March 19, 2023 | Doug Sauder
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“Rejoice in the Lord always. Again I will say, rejoice! Let your gentleness be known to all men. The Lord is at hand.”—Philippians 4:4–5 (NKJV)
When you pull back and view Philippians in its entirety, you find it can really be boiled down to one single word: rejoice. If there’s an over-arching theme for this epistle, it’s finding joy and rejoicing despite one’s circumstances. So, the call to rejoice in the Lord is a sort of cliff notes version of the whole Book of Philippians.
But if you’re a normal, reasoning human being, you’re probably calling a “time out” as you read this passage. If you’re like me, you may be thinking, “Okay, I get the importance of rejoicing, but not everything in life is joyful or fun. So, isn’t it just setting someone up for failure to expect them to rejoice at all times?”
I’ve thought these same words, and chances are you have, too. Deep down we know that neither Paul nor the Holy Spirit who’s inspiring him are setting us up for failure. But what are we to make of what’s being communicated here? How are we supposed to rejoice always?
The answer lies in the three words connecting “rejoice” and “always,” as the reconciliation of this apparent dilemma resides “in the Lord.” Apart from the Lord, it’s impossible to find joy in every circumstance. But in Him, all of that changes in two distinct ways.
First of all, we can always rejoice in the Lord when He is our object. The Lord is who He is, and He’s beyond any earthly description on our part to fully define Him. We use words like loving, patient, merciful, awesome, glorious and so on to convey a sense of His character. But in reality, He’s more wonderful than we can articulate or comprehend. And get this, He will always be this way! He doesn’t have ups or downs, nor does He waver in any way, which means no matter what we experience in this life, there’s always a basis for rejoicing in who the Lord is.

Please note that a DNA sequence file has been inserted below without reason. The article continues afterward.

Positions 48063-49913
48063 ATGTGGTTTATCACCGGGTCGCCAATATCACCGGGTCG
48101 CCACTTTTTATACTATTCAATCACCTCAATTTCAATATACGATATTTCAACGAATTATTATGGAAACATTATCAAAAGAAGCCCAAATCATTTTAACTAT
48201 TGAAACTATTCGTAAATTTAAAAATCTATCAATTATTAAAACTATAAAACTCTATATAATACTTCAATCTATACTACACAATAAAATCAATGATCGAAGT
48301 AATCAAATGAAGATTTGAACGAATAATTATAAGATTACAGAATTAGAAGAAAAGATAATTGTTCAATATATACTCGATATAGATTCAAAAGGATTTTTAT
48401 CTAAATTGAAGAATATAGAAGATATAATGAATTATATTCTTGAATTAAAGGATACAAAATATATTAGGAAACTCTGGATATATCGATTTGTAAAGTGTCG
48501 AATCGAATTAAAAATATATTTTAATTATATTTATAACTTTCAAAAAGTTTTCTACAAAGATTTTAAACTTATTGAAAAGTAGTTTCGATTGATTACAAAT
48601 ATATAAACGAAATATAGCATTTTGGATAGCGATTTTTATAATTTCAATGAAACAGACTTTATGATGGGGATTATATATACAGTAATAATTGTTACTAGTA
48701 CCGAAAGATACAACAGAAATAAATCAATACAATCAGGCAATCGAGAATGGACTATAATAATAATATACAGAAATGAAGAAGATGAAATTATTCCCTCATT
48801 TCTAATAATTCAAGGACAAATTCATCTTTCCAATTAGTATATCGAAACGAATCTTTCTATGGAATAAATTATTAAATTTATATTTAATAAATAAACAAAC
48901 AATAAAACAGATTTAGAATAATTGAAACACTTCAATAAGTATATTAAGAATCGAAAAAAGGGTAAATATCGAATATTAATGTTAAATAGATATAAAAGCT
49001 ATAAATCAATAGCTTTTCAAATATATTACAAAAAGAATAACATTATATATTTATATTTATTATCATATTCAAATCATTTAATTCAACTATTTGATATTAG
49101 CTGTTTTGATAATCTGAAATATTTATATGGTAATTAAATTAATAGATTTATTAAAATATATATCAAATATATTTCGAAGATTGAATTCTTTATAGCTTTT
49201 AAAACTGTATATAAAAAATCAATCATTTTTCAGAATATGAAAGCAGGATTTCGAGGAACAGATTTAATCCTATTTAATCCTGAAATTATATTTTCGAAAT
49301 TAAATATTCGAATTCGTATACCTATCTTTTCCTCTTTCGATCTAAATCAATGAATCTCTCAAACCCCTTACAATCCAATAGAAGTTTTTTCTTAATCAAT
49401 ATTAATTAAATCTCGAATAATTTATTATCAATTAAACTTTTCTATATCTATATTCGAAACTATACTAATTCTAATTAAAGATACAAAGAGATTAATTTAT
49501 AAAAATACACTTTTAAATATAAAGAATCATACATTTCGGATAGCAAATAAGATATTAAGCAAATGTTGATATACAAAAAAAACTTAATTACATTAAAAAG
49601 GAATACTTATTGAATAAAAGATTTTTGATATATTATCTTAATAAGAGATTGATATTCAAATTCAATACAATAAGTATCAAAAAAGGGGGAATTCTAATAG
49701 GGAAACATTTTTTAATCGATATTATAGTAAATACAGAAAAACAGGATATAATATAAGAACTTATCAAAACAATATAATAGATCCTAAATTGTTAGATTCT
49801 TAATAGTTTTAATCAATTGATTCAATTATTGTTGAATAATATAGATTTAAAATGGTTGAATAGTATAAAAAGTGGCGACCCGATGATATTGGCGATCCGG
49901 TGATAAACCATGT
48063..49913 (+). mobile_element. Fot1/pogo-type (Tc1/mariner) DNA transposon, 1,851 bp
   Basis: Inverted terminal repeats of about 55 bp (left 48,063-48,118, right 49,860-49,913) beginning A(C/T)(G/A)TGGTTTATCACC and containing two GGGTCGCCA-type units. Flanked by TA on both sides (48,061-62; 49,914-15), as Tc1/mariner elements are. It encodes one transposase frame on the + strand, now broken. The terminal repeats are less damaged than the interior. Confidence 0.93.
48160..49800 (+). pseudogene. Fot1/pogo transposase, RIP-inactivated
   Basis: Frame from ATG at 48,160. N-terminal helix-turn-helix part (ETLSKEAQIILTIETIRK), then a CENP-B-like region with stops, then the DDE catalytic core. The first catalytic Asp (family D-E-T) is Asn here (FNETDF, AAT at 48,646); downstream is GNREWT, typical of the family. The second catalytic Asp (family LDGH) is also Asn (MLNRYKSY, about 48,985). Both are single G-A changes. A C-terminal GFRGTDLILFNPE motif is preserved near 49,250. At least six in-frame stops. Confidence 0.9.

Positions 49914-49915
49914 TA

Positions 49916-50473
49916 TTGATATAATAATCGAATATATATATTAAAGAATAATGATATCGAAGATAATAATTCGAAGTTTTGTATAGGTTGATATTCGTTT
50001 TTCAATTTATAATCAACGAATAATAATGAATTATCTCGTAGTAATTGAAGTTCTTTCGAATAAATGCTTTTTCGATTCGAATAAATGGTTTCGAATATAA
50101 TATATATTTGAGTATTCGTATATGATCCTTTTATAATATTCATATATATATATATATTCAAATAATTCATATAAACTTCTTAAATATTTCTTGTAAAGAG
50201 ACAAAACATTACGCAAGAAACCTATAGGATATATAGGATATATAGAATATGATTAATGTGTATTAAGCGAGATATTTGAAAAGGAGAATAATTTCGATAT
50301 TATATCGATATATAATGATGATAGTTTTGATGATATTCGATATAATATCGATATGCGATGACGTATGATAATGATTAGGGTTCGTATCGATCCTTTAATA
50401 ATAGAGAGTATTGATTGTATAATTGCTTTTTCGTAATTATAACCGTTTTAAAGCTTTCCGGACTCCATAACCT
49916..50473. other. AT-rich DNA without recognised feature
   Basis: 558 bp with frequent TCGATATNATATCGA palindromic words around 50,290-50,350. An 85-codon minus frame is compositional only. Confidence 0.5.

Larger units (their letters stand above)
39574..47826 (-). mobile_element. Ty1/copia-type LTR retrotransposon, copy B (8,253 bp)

Secondly, we can always rejoice in the Lord when He is our resource. Once we’re brought into a relationship with the Lord by faith, we instantly possess an inheritance of spiritual riches greater than all worldly wealth (Ephesians 1:3). In the Lord, we have a spiritual account that’s eternally resourced by Him and totally independent of earthly factors! We need peace, we have sufficient funds! We need wisdom, we have sufficient funds! We need compassion, we have sufficient funds! We need joy, guess what, we have sufficient funds! The Lord, Himself, supplies all the spiritual needs we have (including joy), and we draw from these resources by simply asking God to fill us with them, which He does through His Holy Spirit.
Rejoicing isn’t contingent on what’s happening to us in this world. It’s far greater than that! As you go through life, remember that rejoicing is based on who the Lord is and what He provides for us in Him.
Pause: How is it possible to always rejoice?
Practice: Consider where this truth gets tested in your life and how this passage can help you to overcome those tests.
Pray: Lord, I choose to fix my focus not on the things of this world that are happening all around me, but on who You are and on all You have provided for me in You. Help me to maintain this perspective and to not get distracted by the things that would move me from rejoicing always. Amen.
Pastor Dan Hickling serves our online community, also known as the Calvary Chapel Online Campus. He and his wife Becky have been married for 22 years and have two children, Lauren and Danny. Both Dan and Becky have been part of the CCFL church family for 22 years and have served in full time ministry for 20 of those years.